Having pets in the office helps with “morale and engagement at work and provides emotional support from bringing your best four-legged friend to work,” she told VOA.

They also bring joy to colleagues who may not have a dog.

“It brings smiles to people’s faces when they see a dog rolling around or chasing its tail,” said Weinrauch.

“During meetings, folks will drop in to see the dogs and get a cuddle, and I think that’s important in the workplace,” McGaw said. He noted the company even hosts “yappy hours” — a happy hour for employees and pets— which includes special dog treats.

Lorelei Pate, a program manager at Amazon’s Herndon, Virginia office, said she will be bringing in her dog soon. “After working remotely and then returning to the office part of the time, this will help maintain the balance between my work and personal life.”

Social benefits

Having a dog in the office can also be an ice breaker.

“It’s been awesome bringing in my green-eyed Labrador named Pistachio,” said Logan Cunningham, a senior financial analyst at Amazon’s second headquarters in Arlington, Virginia. “As a newer employee, Pistachio has allowed me to meet a ton of new people since dogs are usually a great conversation starter.”

“I have met people at work who I didn’t know because they came up to me and said they would like to pet my dog, Chai, an adopted pit bull, who wears a pearl necklace,” said Molly McLaughlin Soha, a senior marketing associate for athenahealth.

Health benefits as well

Studies have shown that pets can improve mental and physical health by reducing loneliness, relieving anxiety and lowering blood pressure.

A study by Virginia Commonwealth University found that employees who brought their dogs to work experienced less stress during their workday and had a higher level of job satisfaction.

“My dogs bring me comfort, especially if I’m having a hectic day with a lot of phone calls or meetings,” Trupanion’s Cross told VOA. “Taking a few minutes to snuggle or play fetch with them is really relaxing.”

“The animals offer real value to athenahealth,” McGaw said, “by lowering the stress in the office and helping people to really connect with each other.”

Keeping employees

Having dogs in the office may also encourage employees to stay at their workplace.

A recent survey by Rover.com found that 75% of dog owners said they were more likely to remain with an employer that lets them bring their pet to work.

Amazon’s Cunningham said being able to bring a dog to the office “was a big selling point” when she accepted her position. She said it’s been nice making friends with some colleagues who take a break from their work to play with her dog.

McGaw at athenahealth is encouraging other companies to consider allowing dogs at work.

“I think it helps with the recruitment and retention of employees and provides a valuable benefit for employees with the care of their pets,” he said.

VOA Interview: Chinese Balloon Operation Shows Disconnect Between Foreign Ministry and Military, Former CIA Analyst Says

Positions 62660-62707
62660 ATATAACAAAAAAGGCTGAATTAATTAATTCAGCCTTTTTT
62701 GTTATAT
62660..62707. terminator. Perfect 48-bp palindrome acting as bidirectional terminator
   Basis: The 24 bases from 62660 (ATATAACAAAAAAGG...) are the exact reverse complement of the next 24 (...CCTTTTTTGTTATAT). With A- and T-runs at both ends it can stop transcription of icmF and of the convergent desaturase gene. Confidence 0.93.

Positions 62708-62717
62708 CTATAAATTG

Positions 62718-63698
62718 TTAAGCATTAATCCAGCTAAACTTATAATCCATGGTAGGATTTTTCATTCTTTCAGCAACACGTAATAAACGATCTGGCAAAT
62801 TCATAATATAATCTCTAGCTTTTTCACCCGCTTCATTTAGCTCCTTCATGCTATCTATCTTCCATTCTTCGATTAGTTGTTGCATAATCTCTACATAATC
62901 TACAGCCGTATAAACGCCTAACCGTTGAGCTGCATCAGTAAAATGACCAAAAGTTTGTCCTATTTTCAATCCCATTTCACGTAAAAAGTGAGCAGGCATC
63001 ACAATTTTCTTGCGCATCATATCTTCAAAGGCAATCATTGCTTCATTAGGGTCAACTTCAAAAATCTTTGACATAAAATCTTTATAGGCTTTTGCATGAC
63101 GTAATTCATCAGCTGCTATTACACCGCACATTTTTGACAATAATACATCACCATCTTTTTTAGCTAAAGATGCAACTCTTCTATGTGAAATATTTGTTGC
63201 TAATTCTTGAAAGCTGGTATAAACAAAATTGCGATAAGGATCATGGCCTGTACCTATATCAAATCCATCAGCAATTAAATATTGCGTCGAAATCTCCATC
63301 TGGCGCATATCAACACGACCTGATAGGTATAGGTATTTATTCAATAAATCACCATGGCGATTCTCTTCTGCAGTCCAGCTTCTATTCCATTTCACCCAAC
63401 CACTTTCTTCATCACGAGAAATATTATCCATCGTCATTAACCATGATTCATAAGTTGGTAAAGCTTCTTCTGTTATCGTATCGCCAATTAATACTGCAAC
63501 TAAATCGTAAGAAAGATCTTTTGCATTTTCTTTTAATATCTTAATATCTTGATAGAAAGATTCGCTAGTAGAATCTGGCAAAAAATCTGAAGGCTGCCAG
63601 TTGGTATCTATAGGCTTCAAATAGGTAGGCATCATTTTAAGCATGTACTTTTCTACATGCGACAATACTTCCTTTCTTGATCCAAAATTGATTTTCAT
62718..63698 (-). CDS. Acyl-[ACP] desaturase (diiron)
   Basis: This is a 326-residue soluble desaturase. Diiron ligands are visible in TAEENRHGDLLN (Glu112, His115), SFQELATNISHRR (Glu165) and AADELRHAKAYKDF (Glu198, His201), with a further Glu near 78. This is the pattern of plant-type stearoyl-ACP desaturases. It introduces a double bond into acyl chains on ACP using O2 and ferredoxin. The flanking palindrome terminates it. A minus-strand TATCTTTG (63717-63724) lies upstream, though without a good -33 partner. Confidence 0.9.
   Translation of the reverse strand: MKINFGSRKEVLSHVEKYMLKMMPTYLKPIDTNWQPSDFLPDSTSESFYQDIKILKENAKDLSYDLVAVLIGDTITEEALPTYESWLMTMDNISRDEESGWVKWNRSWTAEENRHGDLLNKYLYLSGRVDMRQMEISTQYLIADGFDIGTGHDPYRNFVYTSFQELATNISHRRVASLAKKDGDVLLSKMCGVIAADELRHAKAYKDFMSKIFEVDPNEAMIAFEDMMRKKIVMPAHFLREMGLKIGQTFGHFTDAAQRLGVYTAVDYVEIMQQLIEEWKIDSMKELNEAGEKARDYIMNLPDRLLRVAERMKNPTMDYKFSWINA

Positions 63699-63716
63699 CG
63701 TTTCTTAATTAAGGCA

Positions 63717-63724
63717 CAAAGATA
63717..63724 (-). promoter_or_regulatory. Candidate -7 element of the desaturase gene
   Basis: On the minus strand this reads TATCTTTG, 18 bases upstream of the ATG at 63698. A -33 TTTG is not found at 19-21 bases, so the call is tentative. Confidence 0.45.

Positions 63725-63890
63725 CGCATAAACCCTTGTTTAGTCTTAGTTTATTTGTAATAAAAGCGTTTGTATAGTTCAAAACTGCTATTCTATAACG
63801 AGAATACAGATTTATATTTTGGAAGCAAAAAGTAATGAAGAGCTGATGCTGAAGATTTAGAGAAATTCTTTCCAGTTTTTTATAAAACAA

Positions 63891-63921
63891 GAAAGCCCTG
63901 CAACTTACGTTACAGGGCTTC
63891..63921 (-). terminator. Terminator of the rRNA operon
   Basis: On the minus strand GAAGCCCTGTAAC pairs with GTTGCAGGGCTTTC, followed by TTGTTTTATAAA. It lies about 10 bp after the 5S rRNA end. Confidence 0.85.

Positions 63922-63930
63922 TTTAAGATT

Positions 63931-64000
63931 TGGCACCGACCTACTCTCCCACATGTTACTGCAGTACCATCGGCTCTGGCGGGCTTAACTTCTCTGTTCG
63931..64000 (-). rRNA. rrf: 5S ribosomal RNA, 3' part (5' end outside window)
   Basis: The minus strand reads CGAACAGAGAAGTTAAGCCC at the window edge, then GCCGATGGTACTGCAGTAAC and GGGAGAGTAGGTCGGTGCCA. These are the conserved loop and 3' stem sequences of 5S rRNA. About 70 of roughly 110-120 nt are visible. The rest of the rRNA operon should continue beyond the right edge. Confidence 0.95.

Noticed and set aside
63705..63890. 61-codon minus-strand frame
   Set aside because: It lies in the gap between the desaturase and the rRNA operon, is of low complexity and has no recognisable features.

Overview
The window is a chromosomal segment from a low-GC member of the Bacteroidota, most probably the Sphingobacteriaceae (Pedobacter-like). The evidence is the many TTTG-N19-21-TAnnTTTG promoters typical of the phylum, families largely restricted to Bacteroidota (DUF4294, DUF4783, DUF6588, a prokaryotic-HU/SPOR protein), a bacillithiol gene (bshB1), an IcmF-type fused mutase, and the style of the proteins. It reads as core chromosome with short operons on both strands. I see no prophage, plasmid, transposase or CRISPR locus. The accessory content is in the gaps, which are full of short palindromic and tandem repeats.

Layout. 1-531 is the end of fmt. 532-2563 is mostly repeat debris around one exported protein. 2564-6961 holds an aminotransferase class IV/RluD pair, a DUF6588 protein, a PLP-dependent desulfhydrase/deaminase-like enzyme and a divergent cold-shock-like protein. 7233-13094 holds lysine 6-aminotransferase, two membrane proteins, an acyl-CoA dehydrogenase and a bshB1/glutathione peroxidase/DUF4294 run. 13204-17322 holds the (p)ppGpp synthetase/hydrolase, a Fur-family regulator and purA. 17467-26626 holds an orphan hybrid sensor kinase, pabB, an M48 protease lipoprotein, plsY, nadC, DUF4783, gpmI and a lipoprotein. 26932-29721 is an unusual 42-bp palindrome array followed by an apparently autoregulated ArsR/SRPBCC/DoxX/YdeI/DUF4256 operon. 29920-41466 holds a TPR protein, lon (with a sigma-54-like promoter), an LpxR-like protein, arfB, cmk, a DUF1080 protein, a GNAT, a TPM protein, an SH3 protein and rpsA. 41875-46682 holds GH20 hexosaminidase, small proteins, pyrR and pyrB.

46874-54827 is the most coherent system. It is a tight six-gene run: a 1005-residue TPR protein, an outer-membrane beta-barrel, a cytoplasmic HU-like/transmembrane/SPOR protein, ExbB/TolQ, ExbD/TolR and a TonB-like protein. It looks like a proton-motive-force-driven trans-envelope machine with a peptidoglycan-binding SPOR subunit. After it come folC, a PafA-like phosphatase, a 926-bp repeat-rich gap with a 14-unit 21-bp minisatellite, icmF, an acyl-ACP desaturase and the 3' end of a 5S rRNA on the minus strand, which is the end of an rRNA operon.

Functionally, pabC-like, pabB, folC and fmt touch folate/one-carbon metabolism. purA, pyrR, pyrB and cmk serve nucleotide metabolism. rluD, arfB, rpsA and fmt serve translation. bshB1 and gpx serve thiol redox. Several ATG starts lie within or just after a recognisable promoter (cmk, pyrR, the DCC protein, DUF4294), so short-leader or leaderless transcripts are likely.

Dennis Wilder, a former China analyst with the CIA, discussed the suspected Chinese spy balloon that was spotted drifting across the United States this week with VOA on Saturday.

Wilder, now a professor of Asian Studies at Georgetown University, spoke with VOA’s State Department Bureau Chief Nike Ching shortly after the U.S. military shot down the balloon over the Atlantic Ocean.

Asked if the U.S. had missed the opportunity to collect intelligence of what’s inside the balloon, Wilder said, “No, not at all. The balloon was shot down in U.S. territorial waters off the coast of the Carolinas. The Navy and Coast Guard are at this time working on recovery of the package that was on board.”

China said it was a weather research vessel blown off course, a claim rejected by U.S. officials who said the craft earlier this week had been over areas of Montana where nuclear missiles are siloed.

The State Department has declined to comment on if there’s further diplomatic communication following the downing of China’s balloon.

This transcript has been edited for length and clarity.

VOA: The PRC surveillance balloon has been shot down. What is the U.S. calculation? Did the U.S. miss the opportunity to collect intelligence on what’s inside the balloon?

DENNIS WILDER, FORMER CHINA ANALYST WITH THE CIA: No, not at all. The balloon was shot down in U.S. territorial waters off the coast of the Carolinas. The Navy and Coast Guard are at this time working on recovery of the package that was on board. Now, whether that package of sensors is intact, or was broken up upon entry into the sea, we won’t know. But they have divers out there. If it fell into the water and went deep in the water, they may be able to recover it from the ocean floor. But they will certainly make an effort to recover whatever the sensor package was on board.

VOA: Do you see an internal divergence within the People’s Republic of China (PRC) government, a disconnection between the PRC’s Ministry of Foreign Affairs and the People’s Liberation Army (PLA) on the balloon operation?

WILDER: Well, first of all, what I know to be fact is that there was definitely a disconnect between the foreign ministry and the military. My understanding is when first approached, the foreign ministry had no idea of this balloon system being over the United States. So, they were taken completely by surprise. My analysis is that this, because it was a spy operation, and because it was probably handled by the People’s Liberation Army, could well have been stovepipe. It could well be that it wasn’t well coordinated within the Chinese system.